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Laurence Maloney, Shaoming Wang; Updating prior distributions in response to sampled visual information. Journal of Vision 2017;17(10):1270. doi: 10.1167/17.10.1270.
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Introduction: Bayesian models of visual perception and action presuppose that the visual system has access to accurate estimates of the probability of future events (priors). We examined how human observers would acquire such priors in a simple visual task with binary outcomes and compared their performance to beta-binomial Bayesian updating, the normative solution for such a task. Observers' successive priors were modeled as beta distributions. Methods: Observers sampled with replacement from visual sources that emitted black or white balls. Each sample was independent of all others and a source could be characterized by its probability p[B] of emitting a black ball. A total of 18 observers observed 50 samples taken one by one from the unknown source. We varied p[B] across subjects to take on values 0.1, …, 0.9. Task: Before drawing each sample, observers estimated p[B] and rated confidence. The dependent measure of greatest importance was the change in the estimates of p[B] from sample n to sample n+1 denoted Δn. Analysis: We assumed that the estimate of p[B] was the mode of the current prior. Then the beta-binomial updating model provided parameter-free predictions of successive estimates of p[B] for each trial as well as Δn. Results: We analyzed each observer's data separately. We found that observers updated their estimates from trial to trial, roughly following the pattern as the beta-binomial updating model. However, the actual weights observers gave to new information were markedly larger (factor of 2-3) than that predicted by the beta-binomial model with large disagreements between ideal and actual.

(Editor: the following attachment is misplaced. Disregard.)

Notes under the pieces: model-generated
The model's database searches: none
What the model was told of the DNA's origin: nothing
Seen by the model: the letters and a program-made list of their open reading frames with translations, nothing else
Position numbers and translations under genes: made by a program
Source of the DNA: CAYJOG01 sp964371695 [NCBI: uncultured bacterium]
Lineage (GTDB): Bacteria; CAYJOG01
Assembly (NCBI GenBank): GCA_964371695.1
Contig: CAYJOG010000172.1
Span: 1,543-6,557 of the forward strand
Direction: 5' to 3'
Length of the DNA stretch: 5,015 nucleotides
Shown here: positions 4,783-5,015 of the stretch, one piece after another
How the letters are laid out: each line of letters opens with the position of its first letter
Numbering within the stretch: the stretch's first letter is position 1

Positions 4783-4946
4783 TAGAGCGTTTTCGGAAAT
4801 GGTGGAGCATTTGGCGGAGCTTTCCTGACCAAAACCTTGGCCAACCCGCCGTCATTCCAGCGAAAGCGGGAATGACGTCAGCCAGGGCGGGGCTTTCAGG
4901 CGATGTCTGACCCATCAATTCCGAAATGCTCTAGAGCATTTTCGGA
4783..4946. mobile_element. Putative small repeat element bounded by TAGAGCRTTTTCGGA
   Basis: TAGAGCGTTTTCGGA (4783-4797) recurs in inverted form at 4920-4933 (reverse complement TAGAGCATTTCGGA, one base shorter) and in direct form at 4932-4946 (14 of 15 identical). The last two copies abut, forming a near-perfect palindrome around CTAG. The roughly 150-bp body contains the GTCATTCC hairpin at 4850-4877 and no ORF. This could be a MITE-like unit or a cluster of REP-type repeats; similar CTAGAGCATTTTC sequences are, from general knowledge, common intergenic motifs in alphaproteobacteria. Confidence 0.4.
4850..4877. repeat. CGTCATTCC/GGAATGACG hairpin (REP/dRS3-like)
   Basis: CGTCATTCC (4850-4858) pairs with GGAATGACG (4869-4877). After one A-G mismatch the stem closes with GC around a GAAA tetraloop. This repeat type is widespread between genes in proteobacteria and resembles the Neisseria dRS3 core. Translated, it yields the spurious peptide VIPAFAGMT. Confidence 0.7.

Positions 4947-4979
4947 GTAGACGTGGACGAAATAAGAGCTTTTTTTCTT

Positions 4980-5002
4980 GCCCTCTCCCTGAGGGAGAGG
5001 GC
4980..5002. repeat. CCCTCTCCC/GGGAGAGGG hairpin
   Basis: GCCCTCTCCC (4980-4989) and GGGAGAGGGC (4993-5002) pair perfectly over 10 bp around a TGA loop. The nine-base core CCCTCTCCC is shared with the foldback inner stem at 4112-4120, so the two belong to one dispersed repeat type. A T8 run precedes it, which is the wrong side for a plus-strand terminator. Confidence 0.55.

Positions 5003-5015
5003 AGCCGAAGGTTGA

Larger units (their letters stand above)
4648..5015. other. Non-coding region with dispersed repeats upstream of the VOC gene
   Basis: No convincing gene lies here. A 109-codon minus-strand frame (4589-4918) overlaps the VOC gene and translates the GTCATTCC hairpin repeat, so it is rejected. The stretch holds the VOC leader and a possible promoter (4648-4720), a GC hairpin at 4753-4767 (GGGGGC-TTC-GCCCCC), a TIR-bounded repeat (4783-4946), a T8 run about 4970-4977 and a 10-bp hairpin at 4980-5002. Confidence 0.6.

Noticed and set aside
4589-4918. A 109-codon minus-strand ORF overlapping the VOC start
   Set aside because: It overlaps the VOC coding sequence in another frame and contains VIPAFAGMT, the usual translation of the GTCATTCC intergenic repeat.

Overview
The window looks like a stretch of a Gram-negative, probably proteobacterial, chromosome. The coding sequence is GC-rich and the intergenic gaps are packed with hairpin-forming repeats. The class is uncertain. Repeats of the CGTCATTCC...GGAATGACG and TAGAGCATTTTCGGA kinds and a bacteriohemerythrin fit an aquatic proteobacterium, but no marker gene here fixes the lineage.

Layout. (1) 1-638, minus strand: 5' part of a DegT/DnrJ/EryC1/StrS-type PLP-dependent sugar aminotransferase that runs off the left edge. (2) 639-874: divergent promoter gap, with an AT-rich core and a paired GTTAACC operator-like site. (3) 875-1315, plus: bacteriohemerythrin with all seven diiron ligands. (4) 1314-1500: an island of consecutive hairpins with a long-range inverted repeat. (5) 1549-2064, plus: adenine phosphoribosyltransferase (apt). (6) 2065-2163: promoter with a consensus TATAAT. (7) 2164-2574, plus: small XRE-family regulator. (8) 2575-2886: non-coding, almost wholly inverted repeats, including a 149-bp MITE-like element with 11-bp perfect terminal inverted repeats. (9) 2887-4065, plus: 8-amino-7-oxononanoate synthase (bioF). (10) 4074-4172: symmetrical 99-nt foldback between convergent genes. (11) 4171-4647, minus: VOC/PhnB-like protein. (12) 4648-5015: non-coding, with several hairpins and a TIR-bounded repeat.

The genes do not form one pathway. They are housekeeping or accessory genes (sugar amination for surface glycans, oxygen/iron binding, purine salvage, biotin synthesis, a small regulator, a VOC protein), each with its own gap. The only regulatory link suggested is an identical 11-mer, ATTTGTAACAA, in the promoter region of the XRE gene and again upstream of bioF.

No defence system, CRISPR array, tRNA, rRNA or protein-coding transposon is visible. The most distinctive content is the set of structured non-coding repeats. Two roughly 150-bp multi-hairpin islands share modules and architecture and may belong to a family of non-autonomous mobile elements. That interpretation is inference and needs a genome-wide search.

Meeting abstract presented at VSS 2017
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